Philippines

Franchette M. Acosta

Automated Decision-Making Operations, Institutions Likely to Pose Threats to Data Subjects and Phase 1 and Phase 2 of Registration with the NPC

By Franchette M. Acosta, Senior Partner, Villaraza & Angangco

Email: fm.acosta@thefirmva.com

On 31 July 2017 the National Privacy Commission (NPC) issued a Circular to further clarify the implementing rules and regulations of the Data Privacy Act. The Circular will take effect upon full compliance with publication requirements.

Under the Data Privacy Act and its rules, all Personal Information Controllers (PIC) and Personal Information Processors (PIP) with fewer than 250 employees are not required to register their data processing systems unless the processing carried out is likely to pose a risk to the rights and freedoms of data subjects, is not occasional, or includes sensitive personal information of at least 1,000 individuals. Processing of personal data will not be considered occasional if processing constitutes a core activity of the PIC or PIP. Processing operations that pose a risk to data subjects are those involving information that would likely affect national security, public safety, public order or public health, information required by applicable laws or rules to be confidential, vulnerable data subjects (such as minors, the mentally ill, asylum seekers, elderly patients), automated-decision making, or profiling. The Circular identifies the processing of personal data by the following sectors or institutions as either likely to pose a risk to the rights and freedoms of data subjects or not occasional:

  • Telecommunications networks, internet services providers and other entities or organizations providing similar services;

  • Business process outsourcing companies;

  • Universities, colleges and other institutions of higher learning, all other schools and training institutions;

  • Hospitals including primary care facilities, multi-specialty clinics, custodial care facilities, diagnostic or therapeutic facilities, specialized out-patient facilities and other organizations processing genetic data;

  • Providers of insurance undertaking, including life and non-life companies, pre-need companies and insurance brokers;

  • Bank and non-bank financial institutions;

  • Businesses involved mainly in direct marketing, networking and companies providing reward cards and royalty programs;

  • Pharmaceutical companies engaged in research;

  • PIPs processing personal data for a PIC included in the preceding items and data processing systems involving automated decision-making; and

  • Government branches, bodies or entities, including the national government, agencies, bureaus or offices, constitutional commissions, local government units, government –owned and controlled corporations.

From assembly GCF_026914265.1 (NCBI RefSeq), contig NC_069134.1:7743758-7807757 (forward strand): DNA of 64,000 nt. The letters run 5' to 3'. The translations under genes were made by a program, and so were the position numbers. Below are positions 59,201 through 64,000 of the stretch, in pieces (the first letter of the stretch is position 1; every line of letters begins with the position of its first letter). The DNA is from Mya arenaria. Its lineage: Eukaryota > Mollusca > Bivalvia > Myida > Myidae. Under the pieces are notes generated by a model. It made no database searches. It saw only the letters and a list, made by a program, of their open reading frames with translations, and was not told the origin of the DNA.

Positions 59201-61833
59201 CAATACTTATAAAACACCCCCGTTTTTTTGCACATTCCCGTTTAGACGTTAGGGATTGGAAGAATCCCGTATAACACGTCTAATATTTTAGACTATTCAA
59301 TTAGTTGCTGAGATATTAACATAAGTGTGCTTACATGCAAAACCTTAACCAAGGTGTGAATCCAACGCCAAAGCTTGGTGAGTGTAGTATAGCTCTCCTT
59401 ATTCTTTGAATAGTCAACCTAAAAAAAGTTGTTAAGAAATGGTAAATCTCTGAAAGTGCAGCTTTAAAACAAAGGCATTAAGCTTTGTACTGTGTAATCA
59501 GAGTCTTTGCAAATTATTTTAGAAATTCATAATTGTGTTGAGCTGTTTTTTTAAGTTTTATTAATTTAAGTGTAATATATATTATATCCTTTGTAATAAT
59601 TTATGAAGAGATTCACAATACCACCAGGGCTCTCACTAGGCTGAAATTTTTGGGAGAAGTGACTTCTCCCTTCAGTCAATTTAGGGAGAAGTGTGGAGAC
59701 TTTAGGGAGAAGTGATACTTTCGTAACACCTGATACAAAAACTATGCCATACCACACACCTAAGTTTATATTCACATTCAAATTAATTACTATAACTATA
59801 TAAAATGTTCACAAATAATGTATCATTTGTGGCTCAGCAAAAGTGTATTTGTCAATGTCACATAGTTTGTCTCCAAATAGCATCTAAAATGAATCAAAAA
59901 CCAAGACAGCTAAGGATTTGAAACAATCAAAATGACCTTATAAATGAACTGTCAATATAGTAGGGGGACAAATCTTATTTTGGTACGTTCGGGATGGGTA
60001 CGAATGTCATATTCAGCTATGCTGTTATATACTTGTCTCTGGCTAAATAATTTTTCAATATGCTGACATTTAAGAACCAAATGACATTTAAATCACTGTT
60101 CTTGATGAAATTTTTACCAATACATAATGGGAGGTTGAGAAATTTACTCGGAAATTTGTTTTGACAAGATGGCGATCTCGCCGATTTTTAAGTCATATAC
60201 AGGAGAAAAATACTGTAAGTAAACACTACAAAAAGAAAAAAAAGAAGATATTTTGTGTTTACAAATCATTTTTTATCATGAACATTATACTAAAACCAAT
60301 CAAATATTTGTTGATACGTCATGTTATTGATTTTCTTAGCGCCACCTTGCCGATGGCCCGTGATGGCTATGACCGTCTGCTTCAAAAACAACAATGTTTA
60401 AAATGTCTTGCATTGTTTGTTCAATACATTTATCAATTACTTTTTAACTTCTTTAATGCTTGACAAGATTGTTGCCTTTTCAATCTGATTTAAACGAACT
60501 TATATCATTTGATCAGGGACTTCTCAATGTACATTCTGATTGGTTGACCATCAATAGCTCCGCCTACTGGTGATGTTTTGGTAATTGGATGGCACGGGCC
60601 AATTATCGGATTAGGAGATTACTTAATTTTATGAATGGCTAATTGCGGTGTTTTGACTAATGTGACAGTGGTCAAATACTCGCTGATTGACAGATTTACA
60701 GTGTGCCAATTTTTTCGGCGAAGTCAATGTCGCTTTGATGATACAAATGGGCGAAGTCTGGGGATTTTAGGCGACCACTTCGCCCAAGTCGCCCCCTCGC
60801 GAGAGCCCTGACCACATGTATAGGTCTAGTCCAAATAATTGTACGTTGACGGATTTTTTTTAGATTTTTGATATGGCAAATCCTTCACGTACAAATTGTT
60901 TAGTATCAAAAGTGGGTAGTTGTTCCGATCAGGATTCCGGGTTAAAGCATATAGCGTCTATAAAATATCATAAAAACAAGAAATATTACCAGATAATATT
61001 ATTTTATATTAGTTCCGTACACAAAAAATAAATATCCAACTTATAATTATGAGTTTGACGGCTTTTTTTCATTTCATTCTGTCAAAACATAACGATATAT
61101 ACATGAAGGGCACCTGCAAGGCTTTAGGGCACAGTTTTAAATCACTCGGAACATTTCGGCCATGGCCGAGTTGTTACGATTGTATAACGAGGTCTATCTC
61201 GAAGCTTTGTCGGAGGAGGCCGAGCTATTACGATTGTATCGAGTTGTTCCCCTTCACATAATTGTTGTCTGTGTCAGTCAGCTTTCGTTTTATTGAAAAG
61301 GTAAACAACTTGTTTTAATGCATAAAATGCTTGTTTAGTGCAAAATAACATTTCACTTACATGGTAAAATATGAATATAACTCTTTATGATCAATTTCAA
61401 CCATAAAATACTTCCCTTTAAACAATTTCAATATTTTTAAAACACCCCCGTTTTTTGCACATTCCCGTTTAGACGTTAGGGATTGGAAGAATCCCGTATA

Automated decision making refers to a wholly or partially automated decision-making processes that significantly affect the data subject. It includes profiling based on economic situation, political or religious beliefs, behavioral or marketing activities, electronic communication data and financial data.

PIC and PIP registration with the NPC is completed in 2 phases:

Phase I: Submission of prescribed application form of a PIC or PIP through its Data Protection Officer (DPO).

Phase II: DPO shall provide all relevant information regarding its data processing systems through the NPC online registration system, such as:

  • Purpose and mandate of the entity;

  • All existing policies relating to data governance, data privacy and information security;

  • Data processing certifications attained by the PIC or PIP including personnel;

  • Description of the data processing systems, including: name of the system, purposes or purposes of processing, whether processing is done as PIC, PIP or both, whether the system is outsourced or subcontracted, categories of data subjects and their personal data or categories thereof; recipients or categories of recipients to whom the personal data might be disclosed; and whether personal data is transferred outside the Philippines; and

  • Notification regarding any automated decision-making operation.

Phase 1 must be completed by 9 September 2017. Phase II shall be completed on or before 8 March 2018. The NPC will issue a certificate of registration in favor of the PIC or PIP after successful registration. The certificate of registration shall be valid only until 8 March of the next following year. An application for renewal may be filed within 2 months prior to but not later than the 8th of March of every year. A PIC or PIP who has failed to comply with the registration requirements shall be subject to cease and desist orders or payment of fines in accordance with a schedule to be issued by the NPC.

The above summary of NPC Circular 17-01 is for information purposes only and is not intended to constitute legal advice.

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Tags: Compliance, Cyber Security, Data Privacy, The Philippines
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